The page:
Tokyobling's Blog

Miniature Train Rides in Kitashinagawa

Posted in Places by tokyobling on December 12, 2014

If you ever want to try ride the smallest Shinkansen train in the world just head over to the Kitashinagawa Shukumatsuri in autumn every year. I saw these two very happy looking volunteers taking the local kids out for a spin on a train line that must have been at least one hundred meters long, Shinkansen in one end and small steam engine looking train in the other. I felt a little bit weird stepping over the track to avoid the train as it came hurtling towards me at almost 6 km/h, but the siren sounded almost as fierce as on a normal sized train!




Police Officer for a day – Yuri Takami

Posted in People by tokyobling on October 7, 2014

At the Shinagawa Shukumatsuri a couple of weeks ago I happened by chance to be right at the spot where the police parade was assembling. One of the members of the parade was the famous TV announcer and show hostess Yuri Takami (高見侑里). She has quite a fan base and there were photographers and autograph hunters everywhere! I was the only foreigner in the crowd and still managed to get the best spot and even a mention in one of the speeches. She is currently on two famous TV morning shows, the Mezamashidoyobi (on Saturdays) and the Mezamashi Terebi Akua (めざましどようび, めざましテレビ アクア). You can see her in a Nissan Commercial here.

Why the police uniform? In order to promote the police and fire brigades here in Japan their PR departments have invented a “Police officer for a day” program where celebrities and notable locals (almost always young ladies) take part in parades and various performances as an honorary police officer for a day. It seems like a nice project to take part in and one of my friends who did was happy to show me the memorabilia she received as thanks, quite cool stuff. Of course it is all in good fun and none of the participants are given any real police power. In this case Ms. Takami got to ride in an open care with the local chief of police and just look smashing in her uniform.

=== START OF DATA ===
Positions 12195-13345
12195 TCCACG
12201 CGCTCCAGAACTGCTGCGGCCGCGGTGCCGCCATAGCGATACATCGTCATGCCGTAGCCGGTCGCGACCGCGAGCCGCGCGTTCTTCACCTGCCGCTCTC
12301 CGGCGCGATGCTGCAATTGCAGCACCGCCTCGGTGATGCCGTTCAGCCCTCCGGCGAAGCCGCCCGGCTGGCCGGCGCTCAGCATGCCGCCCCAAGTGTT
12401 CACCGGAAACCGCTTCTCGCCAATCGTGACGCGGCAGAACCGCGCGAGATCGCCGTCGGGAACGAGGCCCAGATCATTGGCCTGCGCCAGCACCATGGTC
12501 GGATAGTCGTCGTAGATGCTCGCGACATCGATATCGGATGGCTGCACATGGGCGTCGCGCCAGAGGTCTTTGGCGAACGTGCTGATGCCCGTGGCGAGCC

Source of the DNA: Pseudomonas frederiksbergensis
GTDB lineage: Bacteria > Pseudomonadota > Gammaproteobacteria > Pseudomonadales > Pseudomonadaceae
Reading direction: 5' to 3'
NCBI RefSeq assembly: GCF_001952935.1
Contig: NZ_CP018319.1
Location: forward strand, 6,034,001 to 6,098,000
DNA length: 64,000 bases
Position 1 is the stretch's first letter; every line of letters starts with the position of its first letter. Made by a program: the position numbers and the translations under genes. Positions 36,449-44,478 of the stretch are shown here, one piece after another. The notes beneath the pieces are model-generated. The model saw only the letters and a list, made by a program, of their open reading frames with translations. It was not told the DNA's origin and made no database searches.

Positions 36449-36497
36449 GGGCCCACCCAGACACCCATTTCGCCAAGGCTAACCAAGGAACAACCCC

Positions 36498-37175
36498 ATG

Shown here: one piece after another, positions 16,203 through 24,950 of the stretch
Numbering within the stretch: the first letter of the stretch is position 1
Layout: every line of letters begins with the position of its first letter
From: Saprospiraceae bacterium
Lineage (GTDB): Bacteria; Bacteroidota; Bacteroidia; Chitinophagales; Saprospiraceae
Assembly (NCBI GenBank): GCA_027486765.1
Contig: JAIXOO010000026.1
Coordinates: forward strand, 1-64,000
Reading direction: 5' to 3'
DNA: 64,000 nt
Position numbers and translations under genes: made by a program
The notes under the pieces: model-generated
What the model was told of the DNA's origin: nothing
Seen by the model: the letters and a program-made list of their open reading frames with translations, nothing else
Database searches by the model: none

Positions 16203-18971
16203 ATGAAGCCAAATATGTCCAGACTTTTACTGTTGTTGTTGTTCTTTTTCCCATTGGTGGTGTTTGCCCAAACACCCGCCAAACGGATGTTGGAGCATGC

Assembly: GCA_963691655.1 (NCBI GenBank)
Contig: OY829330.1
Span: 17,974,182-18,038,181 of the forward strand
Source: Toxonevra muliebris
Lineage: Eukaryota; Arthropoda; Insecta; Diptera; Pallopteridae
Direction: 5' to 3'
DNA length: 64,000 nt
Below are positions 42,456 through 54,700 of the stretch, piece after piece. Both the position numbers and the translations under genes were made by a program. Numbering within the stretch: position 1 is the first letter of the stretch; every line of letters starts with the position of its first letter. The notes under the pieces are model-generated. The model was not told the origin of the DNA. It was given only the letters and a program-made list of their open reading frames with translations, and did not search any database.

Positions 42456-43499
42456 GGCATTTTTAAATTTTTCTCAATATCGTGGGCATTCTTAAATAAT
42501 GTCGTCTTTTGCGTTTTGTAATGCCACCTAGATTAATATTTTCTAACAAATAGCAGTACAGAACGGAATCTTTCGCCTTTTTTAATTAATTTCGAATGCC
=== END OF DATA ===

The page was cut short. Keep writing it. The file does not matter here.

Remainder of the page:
Oiran Parade – Shinagawa-Shukumatsuri

Posted in Japanese Traditions, People, Places by tokyobling on September 29, 2014

This weekend saw the annual two day Shinagawa-Shukumatsuri (品川宿場まつり), most famous for its Oiran parade. The festival is to celebrate the hugely important old Tokaido, which was an ancient “highway” connecting all the province capitals of the southern central part of Japan. In Edo times, the main part of the route started at Tokyo’s Nihonbashi (hence the old saying “All roads lead to Nihonbashi”, not Rome, in this case) and ended up in Kyoto. The trip which was 487.8km took 12 days and was absolutely all inclusive. The road was well maintained with paving, guards, toll stations and trees were even planted along the road to protect the travelers from sun and wind. On the road there were 53 waystations, or Shukuba (宿場) where travelers could change horses, hire porters or palanquins, get fed and find a place to sleep. Naturally the Shukuba competed to attract customers so there were also entertainment, bars, souvenirs and special food to entice people to spend their nights. You can still see these traditions carried on at the many highway rest stops around Japan. The word “shuku” is often to be found in place names, so it is easy to figure out if place used to a shukuba on the Tokaido or any of the many other classical highways in Japan. Shinjuku is a good example, the word meaning “the new shuku”.